CCIJ, CENOZO partner to combat corruption, promote transparency in West Africa

THE Center for Collaborative Investigative Journalism (CCIJ) and the Cell Norbert Zongo for Investigative Journalism in West Africa (CENOZO) have signed a joint commitment, to bolster investigative journalism and enhance media capacity in the West African region, with emphasis on transnational investigations and co-publications, among others.

The partnership, sealed on August 25, is poised to usher in a new era of collaborative journalism across the region through skill-building initiatives and the exchange of resources among journalists and editors across the sub-region.

A joint statement released by CCIJ and CENOZO on Thursday, August 31, said the accord underscored a commitment to cooperation, shared knowledge, training programmes, co-publications, and advancing journalism activities among their members. 

CCIJ, a non-profit news organisation with a global focus on investigative reporting that leads to accountability and solutions, boasts of orchestrating worldwide investigations with a foundation in strategic mentorship, aiming to elevate underrepresented communities’ stories.

Established in Burkina Faso in 2015, CENOZO is dedicated to fostering the capacities of investigative journalists through training, mentoring, grants, and networking.

By pooling their resources and expertise, CCIJ and CENOZO aspire to elevate the standard of investigative journalism, particularly by undertaking comprehensive cross-border investigations on issues of common concern.

Both organisations pledged to maintain an active and consistent collaboration, fostering excellence in the field and contributing to creating more transparent and equitable societies.

“The partnership also aims to foster solidarity between members by promoting shared surveys for publication, thereby maximising the reach and impact of crucial issues. Additionally, the collaboration seeks to identify opportunities for combined funding for cross-border investigative projects and the development of specialised resources catering to investigative journalism,” the statement added.

The organisations are also set to engage with other entities invested in strengthening investigative journalism across West Africa. This broader cooperation aims to cultivate an environment conducive to press freedom and the promotion of integrity in public affairs,” the statement added.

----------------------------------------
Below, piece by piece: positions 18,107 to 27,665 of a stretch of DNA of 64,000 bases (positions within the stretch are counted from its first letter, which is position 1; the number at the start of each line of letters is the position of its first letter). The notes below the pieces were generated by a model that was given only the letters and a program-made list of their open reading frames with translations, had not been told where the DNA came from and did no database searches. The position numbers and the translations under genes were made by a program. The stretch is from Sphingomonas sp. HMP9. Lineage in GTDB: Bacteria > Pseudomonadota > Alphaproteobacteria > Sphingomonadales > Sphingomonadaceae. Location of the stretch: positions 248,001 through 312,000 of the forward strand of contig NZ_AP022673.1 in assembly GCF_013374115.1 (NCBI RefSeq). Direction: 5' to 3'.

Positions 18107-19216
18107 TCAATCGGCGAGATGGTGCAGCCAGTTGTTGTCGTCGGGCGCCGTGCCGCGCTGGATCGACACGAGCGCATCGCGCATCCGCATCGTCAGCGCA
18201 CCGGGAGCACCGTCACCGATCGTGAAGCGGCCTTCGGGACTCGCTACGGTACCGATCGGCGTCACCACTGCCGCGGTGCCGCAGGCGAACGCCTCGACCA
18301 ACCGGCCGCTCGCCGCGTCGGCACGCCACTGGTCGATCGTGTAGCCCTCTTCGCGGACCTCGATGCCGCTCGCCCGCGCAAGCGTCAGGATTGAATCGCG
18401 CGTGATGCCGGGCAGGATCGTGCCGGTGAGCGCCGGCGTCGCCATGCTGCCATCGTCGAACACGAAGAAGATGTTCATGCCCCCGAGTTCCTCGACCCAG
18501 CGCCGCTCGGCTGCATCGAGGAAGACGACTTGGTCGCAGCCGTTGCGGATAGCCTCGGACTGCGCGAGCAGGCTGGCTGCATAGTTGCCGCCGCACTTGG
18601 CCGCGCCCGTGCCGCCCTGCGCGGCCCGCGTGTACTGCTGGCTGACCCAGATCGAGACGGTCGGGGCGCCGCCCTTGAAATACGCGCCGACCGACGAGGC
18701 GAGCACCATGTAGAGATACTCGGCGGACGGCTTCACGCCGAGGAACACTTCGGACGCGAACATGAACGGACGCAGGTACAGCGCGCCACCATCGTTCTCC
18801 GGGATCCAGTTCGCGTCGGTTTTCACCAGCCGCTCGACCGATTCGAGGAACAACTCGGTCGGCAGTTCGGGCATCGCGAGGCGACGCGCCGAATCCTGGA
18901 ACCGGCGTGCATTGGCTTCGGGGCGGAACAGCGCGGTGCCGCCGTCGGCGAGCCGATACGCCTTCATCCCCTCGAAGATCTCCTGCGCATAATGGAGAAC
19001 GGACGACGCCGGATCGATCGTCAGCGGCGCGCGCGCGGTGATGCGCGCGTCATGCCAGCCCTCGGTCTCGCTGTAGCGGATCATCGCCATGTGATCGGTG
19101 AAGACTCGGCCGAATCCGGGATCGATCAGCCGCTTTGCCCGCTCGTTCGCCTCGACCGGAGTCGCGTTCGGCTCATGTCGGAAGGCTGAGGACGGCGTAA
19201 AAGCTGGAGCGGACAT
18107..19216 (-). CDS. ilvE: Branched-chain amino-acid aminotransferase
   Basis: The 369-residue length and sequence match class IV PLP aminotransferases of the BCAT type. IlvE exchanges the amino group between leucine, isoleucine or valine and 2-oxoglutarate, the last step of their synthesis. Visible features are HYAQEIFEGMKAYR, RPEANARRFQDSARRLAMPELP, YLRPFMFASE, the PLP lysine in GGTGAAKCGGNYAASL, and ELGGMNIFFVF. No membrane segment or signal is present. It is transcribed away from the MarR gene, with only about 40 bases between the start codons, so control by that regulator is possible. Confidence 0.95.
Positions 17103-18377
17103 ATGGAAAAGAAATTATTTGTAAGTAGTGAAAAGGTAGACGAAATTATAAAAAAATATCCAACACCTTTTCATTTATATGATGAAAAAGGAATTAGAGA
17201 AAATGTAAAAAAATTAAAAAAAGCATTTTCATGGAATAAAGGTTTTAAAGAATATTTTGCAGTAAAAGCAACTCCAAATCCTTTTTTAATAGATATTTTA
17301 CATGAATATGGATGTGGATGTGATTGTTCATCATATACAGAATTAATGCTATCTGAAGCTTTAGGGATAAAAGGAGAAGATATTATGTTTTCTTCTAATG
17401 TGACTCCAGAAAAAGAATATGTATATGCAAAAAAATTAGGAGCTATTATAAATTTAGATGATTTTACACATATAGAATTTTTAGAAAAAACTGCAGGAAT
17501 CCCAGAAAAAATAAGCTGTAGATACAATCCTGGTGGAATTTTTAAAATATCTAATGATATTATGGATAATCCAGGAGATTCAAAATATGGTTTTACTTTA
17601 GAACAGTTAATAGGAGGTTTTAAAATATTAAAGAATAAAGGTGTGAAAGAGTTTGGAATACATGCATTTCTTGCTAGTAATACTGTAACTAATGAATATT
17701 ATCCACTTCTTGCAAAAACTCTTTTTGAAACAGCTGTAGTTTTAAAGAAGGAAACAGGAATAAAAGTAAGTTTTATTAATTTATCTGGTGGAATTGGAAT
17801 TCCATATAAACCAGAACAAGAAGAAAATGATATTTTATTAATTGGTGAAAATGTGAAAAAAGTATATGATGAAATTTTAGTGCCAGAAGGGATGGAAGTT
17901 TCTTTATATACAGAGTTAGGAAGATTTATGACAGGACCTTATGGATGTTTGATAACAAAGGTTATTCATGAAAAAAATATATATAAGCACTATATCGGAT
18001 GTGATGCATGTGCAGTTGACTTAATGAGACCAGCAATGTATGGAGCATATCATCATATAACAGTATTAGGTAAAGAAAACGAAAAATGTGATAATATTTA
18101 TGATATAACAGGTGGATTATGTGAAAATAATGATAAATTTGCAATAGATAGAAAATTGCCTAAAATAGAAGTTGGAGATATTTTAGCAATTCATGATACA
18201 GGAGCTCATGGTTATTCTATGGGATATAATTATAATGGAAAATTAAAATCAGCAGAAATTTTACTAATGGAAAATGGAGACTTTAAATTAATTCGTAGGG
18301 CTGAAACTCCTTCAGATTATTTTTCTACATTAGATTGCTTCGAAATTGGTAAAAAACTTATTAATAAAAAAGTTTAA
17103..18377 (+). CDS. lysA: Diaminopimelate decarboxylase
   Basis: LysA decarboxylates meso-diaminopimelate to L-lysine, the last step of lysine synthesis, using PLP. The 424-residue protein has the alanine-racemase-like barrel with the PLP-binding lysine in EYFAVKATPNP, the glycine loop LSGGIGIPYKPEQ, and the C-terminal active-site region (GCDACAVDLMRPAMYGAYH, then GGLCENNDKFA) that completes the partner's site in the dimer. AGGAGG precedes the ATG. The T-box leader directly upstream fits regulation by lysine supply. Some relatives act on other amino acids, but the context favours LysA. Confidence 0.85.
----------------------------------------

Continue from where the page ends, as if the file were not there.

CCIJ Executive Director Jeff Kelly Lowenstein expressed enthusiasm about the partnership, lauding CENOZO’s integrity and investigative prowess. “I’m excited about what will come from our joint efforts, Lowenstein said.

CENOZO Board President David Dembélé emphasised the two organisations’ commitment to combat corruption and poor governance through a united front. “We know that financial delinquents and other apostles of bad governance have connections and structures with ramifications far beyond our states,” Dembele said.

While expressing delight to join forces with CCIJ, Dembele added that the collaboration was important in fighting every shade and/or appearance of unhealthy governance practices within African countries and the world. 

“The partnership between CCIJ and CENOZO not only promises to elevate the standards of investigative journalism in the West African region but also exemplifies a collaborative approach to addressing issues of corruption, impunity, and governance challenges that transcend national borders,” the statement added.

Usman Mustapha is a solution journalist with International Centre for Investigative Reporting. You can easily reach him via: He tweets @UsmanMustapha_M

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